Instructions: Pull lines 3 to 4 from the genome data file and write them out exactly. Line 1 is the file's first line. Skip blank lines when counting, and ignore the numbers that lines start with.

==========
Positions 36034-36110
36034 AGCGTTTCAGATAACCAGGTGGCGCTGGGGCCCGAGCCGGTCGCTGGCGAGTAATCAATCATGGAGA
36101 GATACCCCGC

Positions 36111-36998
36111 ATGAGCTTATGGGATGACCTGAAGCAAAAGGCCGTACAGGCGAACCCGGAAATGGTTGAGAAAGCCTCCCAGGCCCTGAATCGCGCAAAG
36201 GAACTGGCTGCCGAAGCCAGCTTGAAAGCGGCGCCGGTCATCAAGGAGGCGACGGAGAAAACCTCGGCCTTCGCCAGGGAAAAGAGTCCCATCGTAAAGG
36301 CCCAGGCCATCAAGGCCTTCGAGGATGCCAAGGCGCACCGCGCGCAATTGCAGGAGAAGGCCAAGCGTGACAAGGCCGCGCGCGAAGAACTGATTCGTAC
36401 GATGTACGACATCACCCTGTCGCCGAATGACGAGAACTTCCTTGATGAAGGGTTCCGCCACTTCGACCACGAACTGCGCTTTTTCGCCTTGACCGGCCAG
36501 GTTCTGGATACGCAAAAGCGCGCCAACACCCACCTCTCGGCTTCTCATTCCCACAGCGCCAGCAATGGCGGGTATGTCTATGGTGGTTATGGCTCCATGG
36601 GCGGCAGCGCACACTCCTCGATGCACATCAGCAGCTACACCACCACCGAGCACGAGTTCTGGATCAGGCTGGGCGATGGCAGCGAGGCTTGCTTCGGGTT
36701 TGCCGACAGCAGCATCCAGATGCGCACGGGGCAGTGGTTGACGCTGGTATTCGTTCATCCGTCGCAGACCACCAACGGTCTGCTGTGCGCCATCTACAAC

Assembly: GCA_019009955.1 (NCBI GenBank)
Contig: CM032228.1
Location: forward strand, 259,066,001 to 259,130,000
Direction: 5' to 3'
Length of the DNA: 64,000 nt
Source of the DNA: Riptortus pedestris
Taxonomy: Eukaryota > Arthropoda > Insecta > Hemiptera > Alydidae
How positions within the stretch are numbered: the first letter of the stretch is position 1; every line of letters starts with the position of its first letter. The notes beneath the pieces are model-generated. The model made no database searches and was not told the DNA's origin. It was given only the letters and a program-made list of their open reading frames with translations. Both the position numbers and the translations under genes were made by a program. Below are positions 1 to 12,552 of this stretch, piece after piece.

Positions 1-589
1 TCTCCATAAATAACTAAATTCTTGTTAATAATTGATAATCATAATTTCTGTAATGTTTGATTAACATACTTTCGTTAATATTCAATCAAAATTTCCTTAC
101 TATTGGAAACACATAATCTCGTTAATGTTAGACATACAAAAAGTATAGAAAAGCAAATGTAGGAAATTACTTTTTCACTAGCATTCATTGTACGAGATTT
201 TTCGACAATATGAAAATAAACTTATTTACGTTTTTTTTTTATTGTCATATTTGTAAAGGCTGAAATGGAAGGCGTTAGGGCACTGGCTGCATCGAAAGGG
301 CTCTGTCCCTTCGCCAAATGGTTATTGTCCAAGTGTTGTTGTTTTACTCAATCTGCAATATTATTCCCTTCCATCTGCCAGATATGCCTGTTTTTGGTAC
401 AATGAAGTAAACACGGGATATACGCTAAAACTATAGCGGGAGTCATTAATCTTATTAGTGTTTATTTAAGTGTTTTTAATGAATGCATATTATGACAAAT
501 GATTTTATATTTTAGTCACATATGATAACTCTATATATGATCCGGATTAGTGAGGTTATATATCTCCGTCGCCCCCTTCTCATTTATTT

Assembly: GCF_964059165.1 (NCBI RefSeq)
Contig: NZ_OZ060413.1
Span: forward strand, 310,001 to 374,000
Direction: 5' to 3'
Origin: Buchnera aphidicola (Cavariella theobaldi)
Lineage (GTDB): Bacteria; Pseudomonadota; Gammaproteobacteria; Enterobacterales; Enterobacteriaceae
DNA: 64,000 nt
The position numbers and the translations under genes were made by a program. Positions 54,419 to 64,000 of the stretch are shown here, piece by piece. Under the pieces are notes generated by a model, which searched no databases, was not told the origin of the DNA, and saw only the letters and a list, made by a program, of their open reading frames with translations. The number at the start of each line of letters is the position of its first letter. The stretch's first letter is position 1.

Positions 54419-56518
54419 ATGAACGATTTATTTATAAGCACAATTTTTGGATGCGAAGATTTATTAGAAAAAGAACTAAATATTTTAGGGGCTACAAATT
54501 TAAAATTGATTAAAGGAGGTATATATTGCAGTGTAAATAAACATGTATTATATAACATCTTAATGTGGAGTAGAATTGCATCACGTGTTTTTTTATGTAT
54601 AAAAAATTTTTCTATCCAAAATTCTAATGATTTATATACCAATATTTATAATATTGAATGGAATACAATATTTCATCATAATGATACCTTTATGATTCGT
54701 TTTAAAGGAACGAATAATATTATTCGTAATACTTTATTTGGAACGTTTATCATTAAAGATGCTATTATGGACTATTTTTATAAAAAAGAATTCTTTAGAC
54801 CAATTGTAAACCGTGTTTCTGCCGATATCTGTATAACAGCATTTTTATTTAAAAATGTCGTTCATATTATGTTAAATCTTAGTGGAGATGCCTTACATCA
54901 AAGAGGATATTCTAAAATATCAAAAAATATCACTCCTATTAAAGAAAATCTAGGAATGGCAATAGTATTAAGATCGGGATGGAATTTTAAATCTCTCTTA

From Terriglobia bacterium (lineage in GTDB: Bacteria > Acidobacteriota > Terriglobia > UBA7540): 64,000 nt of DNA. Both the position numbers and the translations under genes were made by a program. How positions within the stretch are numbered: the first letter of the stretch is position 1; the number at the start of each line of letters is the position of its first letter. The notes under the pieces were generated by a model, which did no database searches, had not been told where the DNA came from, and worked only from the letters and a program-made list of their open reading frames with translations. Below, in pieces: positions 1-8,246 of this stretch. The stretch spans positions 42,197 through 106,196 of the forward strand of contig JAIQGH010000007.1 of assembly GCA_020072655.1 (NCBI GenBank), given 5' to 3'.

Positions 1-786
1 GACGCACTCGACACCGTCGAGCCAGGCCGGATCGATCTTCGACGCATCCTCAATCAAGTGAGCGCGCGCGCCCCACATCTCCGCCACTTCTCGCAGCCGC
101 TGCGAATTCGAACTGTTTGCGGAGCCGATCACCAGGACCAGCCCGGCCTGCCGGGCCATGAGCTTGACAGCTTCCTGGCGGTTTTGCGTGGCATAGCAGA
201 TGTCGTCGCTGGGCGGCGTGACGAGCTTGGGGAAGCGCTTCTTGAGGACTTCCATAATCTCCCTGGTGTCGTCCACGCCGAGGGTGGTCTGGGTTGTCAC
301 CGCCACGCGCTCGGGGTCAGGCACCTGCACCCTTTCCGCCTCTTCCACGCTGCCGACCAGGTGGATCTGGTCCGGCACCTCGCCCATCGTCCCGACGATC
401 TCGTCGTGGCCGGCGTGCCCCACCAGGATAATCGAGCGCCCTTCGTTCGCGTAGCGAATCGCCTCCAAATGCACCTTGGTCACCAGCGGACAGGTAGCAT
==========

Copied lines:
36101 GATACCCCGC

Positions 36111-36998